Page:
I have to admit, I was feeling a little jealous.
I was scrolling through Instagram and happened upon an image from another local designer, an image that looked vaguely familiar.
I went back through the images on my phone, I thought I recognized the house and knew exactly which one it was.
Yep. Confirmed. It was a job I had been considered for about this time last year.
This other designer did a beautiful job, it was really designed just how I had planned to design it.
Matter of fact, I had done a lookbook for that potential client with some of my ideas and design direction, very similar to what had been done in the photo, to make sure we were on the same page before submitting an Agreement.
This was about a month long process that the Homeowner and I went through to determine that we wanted to work together.
When I am contacted about big projects, projects that will last 6 months or more in design, I like to take my time to get to know the client and make sure this will be a good match.
In this instance, I submitted an Agreement to this client. Unfortunately, it didn't work out and this client wanted to work in a way that didn't align with the way I wanted to work. I bowed out of the project and actually gave this other designer's name to this Homeowner.
I knew this designer was a good local design firm with lots of experience and staff, that this design firm could handle whatever this client would request.
You see, I'm really a one-person show here. It's me and Jitka, my valued and trusted junior designer, who does all my CAD work, does most of the pricing for product, all my back up work. We have the way we want to work figured out, and although we can adapt and be flexible, that particular request was a little more than I thought I could offer up.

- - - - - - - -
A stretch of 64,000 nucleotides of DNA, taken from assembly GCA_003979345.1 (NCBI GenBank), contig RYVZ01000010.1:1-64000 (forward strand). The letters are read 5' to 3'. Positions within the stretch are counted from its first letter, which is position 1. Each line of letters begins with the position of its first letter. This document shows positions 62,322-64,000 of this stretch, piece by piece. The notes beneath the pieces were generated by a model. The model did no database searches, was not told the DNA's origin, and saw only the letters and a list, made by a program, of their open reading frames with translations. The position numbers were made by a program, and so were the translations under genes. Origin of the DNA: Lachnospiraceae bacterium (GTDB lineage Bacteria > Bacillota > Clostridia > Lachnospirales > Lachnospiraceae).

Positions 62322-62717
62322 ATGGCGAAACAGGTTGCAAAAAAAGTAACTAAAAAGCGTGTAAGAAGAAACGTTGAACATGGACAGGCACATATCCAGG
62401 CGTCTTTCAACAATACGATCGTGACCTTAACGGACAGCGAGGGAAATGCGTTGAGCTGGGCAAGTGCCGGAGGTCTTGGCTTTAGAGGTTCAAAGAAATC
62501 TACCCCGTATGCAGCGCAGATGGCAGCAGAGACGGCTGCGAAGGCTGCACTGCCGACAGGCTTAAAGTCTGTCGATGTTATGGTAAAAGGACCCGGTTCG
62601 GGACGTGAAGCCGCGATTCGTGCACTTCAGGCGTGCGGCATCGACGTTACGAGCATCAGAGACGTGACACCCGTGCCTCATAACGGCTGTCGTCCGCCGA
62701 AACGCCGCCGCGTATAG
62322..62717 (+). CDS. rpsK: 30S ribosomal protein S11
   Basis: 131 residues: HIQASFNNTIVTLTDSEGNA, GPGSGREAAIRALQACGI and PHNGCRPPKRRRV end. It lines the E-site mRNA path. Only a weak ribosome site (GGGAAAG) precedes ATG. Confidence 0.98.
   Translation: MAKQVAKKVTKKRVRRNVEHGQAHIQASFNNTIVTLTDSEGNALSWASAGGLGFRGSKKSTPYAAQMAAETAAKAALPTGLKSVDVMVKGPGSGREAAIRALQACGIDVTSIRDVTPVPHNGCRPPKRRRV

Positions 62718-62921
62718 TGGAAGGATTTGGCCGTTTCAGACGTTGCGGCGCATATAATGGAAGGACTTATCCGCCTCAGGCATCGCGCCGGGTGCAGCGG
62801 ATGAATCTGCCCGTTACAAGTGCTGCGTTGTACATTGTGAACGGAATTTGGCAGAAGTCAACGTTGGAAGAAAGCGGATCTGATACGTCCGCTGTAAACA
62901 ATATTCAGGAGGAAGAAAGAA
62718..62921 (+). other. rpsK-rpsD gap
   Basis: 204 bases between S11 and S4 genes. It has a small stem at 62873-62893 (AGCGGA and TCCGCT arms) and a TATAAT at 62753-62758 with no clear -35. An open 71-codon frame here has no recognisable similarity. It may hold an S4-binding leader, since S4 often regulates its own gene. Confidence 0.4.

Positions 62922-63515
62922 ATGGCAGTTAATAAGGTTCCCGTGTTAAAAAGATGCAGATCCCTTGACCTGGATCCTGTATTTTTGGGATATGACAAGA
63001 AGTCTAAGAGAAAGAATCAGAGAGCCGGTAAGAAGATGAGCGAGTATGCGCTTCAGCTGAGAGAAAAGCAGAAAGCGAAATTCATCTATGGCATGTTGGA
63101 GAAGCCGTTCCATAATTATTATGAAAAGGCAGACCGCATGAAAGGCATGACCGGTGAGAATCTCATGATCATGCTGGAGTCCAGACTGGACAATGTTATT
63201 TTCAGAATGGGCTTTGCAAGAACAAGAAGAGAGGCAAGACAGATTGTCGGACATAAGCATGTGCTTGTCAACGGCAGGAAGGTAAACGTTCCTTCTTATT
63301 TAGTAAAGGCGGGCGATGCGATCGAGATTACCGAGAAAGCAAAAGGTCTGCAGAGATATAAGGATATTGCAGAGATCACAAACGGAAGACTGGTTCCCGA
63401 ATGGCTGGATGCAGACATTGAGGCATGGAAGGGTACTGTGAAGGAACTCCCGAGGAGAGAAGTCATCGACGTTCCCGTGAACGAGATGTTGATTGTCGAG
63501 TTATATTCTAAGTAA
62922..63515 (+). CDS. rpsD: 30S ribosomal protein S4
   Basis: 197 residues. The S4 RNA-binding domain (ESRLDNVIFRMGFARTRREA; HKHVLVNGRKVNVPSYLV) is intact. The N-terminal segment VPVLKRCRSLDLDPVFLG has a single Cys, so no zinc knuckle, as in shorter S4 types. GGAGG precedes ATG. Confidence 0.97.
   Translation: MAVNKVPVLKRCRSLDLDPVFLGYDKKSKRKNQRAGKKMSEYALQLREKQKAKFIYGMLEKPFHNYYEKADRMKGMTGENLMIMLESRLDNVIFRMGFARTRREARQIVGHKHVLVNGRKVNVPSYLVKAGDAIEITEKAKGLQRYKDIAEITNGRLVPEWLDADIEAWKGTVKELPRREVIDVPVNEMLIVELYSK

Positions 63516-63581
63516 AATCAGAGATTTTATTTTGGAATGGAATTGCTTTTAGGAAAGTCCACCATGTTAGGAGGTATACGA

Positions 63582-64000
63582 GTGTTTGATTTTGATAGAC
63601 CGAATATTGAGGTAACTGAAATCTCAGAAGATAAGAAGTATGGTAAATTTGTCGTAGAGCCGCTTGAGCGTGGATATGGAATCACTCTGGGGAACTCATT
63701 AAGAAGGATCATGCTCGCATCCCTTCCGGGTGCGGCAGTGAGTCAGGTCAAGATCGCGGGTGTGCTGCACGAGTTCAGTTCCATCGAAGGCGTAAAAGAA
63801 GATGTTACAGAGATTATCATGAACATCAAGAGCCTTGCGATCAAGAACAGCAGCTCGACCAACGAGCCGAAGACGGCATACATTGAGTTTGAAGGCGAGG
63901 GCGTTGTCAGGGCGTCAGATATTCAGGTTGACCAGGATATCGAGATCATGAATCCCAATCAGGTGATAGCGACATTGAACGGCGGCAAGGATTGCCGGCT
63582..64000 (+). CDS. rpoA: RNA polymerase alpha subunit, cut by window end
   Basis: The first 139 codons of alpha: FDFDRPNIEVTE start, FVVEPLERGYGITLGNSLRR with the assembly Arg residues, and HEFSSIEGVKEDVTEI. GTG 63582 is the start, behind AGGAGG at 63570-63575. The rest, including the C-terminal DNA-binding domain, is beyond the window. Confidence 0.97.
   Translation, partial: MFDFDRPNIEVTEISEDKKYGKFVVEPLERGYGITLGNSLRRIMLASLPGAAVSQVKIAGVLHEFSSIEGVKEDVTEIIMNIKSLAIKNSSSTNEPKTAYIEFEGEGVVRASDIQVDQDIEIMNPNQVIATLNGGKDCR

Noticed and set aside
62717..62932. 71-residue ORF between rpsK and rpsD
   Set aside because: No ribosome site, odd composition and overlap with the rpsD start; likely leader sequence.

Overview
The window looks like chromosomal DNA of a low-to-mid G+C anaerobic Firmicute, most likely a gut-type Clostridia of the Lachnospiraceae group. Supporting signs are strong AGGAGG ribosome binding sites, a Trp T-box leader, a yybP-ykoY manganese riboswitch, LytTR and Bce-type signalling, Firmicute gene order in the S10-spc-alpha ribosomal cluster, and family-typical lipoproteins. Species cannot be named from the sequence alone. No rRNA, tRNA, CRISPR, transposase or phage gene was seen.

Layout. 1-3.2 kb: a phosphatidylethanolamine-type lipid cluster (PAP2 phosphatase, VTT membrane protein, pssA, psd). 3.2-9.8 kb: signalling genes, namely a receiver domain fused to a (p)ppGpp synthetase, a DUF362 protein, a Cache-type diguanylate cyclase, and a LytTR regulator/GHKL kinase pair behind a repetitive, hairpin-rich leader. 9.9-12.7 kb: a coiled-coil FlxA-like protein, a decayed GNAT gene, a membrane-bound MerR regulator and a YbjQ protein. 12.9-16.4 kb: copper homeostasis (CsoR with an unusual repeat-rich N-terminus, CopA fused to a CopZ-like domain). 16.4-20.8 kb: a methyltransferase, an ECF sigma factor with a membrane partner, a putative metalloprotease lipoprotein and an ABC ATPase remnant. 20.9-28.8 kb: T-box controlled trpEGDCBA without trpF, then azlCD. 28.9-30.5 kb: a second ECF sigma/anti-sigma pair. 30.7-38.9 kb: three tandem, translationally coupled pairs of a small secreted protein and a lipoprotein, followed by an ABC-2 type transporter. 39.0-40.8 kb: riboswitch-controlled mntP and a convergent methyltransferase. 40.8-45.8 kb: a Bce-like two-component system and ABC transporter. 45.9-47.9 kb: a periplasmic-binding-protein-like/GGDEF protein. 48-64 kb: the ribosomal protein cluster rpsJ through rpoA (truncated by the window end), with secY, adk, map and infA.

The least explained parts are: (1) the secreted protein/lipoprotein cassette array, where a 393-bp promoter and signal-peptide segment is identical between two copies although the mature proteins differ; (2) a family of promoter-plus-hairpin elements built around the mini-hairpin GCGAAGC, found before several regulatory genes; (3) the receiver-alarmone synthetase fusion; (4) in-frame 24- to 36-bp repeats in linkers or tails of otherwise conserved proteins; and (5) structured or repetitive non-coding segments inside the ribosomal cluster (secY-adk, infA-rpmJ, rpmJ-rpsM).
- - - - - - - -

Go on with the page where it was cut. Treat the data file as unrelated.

Even though it was a delicious project that could have been a beautiful addition to my portfolio, even though I needed that kind of a project for my business at that point in time, I chose not to move forward with it because I've learned one very hard lesson.
The client you choose to work with can make all the difference in the world.
I really want the client, the project, the style, the profit, everything to align with my end goals of how I want to work these days.
I don't want to have so much overhead that I am boxed into taking every job that comes along. I want to steer clear of potential situations that might be red flags and devote myself wholeheartedly to the clients I take on and have on board.
And although this project and even the next big one that came along didn't work out for me last year, I did get another similar project a few months later that was perfect for me and rendered a wonderful outcome with a beautiful way to end my year. :-)
Here's a pre-photoshoot photograph of the job I did move forward with, below.
BTW, I've decided to take this blog to an every-other-Friday time table, so I can continue to manage this myself and because, honestly, I think this industry is getting pretty heavily saturated with design business and design blog advice.
I'm really not interested in competing in this arena. I truly have no end game in mind here, aside from my little $10 eBook guides that are so cheap compared to everything else available out there.
Maybe I should say "affordable"? :-)
(I obviously don't know how to work that angle, so if you are looking to get into the design business / blogging advice business, you should definitely look elsewhere!)
So, since I sort of write for myself, for my own benefit of working through my decisions and problems, I'm going to scale it back a tad and not inundate you with emails. :-)